Most of the time, this is not needed. However, you don’t know who else might come with claims to your home. This fee will ensure that your potential home is free of any other titles and that no one will bring you to court, trying to take it away from you.

This fee will differ, depending on the insurance company that you hire and the value of the house. Generally speaking, this fee will be around 1% of the house price and will have you paying around $200 at most.

Private Mortgage Insurance (PMI)

Those who provide less than 20% of their down payment may also have to pay for the PMI. This PMI is actually 2.5% of their mortgage – although this might vary depending on the actual value of the home.

Homeowners Insurance

Every lender will require that the owner will have some sort of insurance on their home – at least for when the house is under the mortgage.

It may double as a “closing cost,” as you are generally required to pay it at closing. Still, there are times when you will have to pay the insurance fee in advance – and sometimes, to the insurance company directly.

Prepaid Interest

Let’s say that you close in on your home on the 1st of the month, but your mortgage payment is due on the 15th of the month. In that case, you will be required to pay a fee called “prepaid interest” covering the remaining days until your last payment.

Sometimes, the seller will reimburse these payments – provided everything goes smoothly. After all, it is in their interest that you close as soon as possible. The cost will depend on the amount of your mortgage, your interest rate and other important clauses regarding the payment.


Points are not always required, but you may still come across them. One point is around 1% of your mortgage, and you will have to pay anything from 0 to 4 points.

Escrow Fees

Held by third parties, escrow fees are part of the escrow system – which most homeowners use to pay insurance, PMI, and real estate taxes. Generally speaking, when you close in on a home, you may have to put aside three month’s worth of escrow fees in your account.

Realty Transfer Tax

Think about when you are buying a new vehicle: you will have to pay for it to be transferred to you. Similarly, you will have to pay when a property is transferred – and likewise, the fees will vary from state to state.

Recording Fees

The local government will need to have a record of your home purchase. It is not as expensive as other fees, but it might still cost you around $50.

Prorated Expenses

Some yearly expenses will have to be split between you and the previous owner. For instance, if you purchase the house mid-year, you will be required to pay for about 50% of those fees.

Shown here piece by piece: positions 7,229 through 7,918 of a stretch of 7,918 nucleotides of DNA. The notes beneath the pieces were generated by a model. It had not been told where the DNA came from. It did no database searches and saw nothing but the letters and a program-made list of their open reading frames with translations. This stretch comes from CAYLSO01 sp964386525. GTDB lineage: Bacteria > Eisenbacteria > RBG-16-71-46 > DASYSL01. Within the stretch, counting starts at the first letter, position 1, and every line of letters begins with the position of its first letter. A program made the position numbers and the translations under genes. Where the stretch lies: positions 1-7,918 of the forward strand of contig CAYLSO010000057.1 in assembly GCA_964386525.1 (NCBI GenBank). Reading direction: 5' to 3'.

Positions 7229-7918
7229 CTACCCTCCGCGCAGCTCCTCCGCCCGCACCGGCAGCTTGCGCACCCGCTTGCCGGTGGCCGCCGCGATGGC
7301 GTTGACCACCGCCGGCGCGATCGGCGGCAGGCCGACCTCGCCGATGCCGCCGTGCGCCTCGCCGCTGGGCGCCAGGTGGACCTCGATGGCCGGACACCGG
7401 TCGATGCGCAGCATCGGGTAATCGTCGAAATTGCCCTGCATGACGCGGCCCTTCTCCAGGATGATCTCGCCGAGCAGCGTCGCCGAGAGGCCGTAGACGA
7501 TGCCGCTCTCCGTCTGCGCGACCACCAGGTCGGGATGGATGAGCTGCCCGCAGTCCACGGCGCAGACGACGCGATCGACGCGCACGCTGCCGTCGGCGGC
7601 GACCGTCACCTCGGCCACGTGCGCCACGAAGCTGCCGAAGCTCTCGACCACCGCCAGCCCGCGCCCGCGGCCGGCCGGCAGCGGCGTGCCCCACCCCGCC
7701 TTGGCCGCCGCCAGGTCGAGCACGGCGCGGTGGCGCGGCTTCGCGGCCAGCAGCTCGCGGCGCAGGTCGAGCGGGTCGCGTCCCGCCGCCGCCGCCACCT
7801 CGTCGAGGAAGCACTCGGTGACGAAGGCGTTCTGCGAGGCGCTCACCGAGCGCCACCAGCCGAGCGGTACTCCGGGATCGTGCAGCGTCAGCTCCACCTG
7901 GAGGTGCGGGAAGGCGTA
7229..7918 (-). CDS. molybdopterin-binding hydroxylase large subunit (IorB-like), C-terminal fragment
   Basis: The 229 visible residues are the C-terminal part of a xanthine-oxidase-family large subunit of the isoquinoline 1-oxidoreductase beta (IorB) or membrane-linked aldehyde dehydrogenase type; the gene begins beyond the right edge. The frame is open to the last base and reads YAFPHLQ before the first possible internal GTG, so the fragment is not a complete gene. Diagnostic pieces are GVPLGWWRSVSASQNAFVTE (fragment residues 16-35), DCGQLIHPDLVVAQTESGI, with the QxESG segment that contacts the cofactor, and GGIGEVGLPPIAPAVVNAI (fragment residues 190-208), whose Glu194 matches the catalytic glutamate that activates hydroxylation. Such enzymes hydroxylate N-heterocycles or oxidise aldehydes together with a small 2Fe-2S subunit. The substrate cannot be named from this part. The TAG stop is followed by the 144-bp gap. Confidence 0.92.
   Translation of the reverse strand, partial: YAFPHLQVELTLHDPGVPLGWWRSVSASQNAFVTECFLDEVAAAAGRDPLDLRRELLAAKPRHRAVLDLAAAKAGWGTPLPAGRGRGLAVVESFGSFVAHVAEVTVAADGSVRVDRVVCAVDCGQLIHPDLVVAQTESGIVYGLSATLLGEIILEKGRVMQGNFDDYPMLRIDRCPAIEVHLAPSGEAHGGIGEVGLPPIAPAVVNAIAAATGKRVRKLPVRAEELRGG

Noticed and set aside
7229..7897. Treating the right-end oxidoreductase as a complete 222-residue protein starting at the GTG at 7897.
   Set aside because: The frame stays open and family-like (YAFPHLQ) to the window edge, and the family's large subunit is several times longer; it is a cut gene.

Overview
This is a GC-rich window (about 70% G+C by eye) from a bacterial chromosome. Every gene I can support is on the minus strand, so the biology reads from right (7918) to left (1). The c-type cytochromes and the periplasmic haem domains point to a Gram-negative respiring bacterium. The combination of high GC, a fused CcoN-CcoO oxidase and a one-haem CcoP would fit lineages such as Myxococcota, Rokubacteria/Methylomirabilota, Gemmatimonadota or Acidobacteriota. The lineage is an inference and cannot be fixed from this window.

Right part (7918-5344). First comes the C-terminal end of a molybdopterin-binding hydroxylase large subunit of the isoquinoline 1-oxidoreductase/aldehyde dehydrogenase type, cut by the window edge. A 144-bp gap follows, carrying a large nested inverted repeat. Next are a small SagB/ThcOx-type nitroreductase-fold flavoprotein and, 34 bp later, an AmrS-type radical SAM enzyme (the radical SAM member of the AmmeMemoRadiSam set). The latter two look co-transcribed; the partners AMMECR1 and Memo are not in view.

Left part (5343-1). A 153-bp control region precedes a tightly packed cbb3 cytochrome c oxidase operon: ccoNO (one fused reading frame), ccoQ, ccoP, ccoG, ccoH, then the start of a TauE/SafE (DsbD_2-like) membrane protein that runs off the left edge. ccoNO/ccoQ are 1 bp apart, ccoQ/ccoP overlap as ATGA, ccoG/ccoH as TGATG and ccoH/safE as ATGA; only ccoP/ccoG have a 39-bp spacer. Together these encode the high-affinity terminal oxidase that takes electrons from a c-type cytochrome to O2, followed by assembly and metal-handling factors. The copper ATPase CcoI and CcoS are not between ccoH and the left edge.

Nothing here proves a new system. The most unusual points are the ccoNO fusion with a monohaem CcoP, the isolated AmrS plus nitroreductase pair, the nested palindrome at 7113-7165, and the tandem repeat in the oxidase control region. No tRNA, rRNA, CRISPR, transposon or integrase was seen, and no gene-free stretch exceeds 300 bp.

How Much Are Closing Costs?

One cannot tell precisely how much you will have to pay for closing costs. It will mostly depend on your home and the mortgage that you applied for.

Generally speaking, closing costs can be 2%-5% of the value of your home. Therefore, if you bought your home for $150,000, the closing costs may be anything between $3,000 and $7,500. But this is just an example.

Who Pays Which Closing Costs

As the buyer of the home, you won’t always have to pay the closing costs. Sometimes, they can be paid by the seller – whereas other times, they can be paid by the lender.

Costs the Seller Can Pay

If the seller wants to get rid of the house quickly, you may ask them to pay some of the closing costs for you – if not all of them. This is usually doable when the house already has pretty good equity. It does not hurt to ask them – and simply put, the worst thing that could happen is that the seller will say no.

Costs Your Mortgage Lender Can Pay

Lenders can also pay some (or all) of the closing costs, whichever they may be. They may not roll your costs into the mortgage – but depending on the sum, they may raise the interest rate to cover them. After all, no lender is in the habit of giving free money away.

When Does It Make Sense to Get a Personal Loan for Closing Costs?

As you may have realized, closing costs can be rather expensive – so if you have many of them to deal with, it would make sense that you get a personal loan for closing costs. This way, instead of paying off all the lump sum in one go, you can pay it over time, using a loan.

How to Get a Personal Loan for Closing Costs with Stilt

If you are planning to get loans for closing costs, you should know that it is very easy to do so with Stilt. These are the steps that you will have to go through:


Prepare the forms and documentation necessary to take out a loan. Depending on whether you are a citizen of the US or not, you might have to come up with different documentation.

Get Approved

Once Stilt has determined that you have met their eligibility criteria, you will be informed of the approval of the loan. This can take from a few hours up to a few days – depending on how complex your financial situation is.

Start Repayment

Once you have taken out the money, all you have to do is make your repayments when they are due. This will include both the principal and the interest rate – regardless of the order, you choose to pay them in.

Personal Loans
 for Closing Costs!

Check Loan Options

Loans for up to $25,000. No cosigner required. No prepayment penalty.

Wrap Up

Closing costs can certainly be inconvenient, particularly if you are going for a relatively expensive estate. However, with the help of closing cost loans, you should be able to make that burden easier to bear – and pay it all in small increments.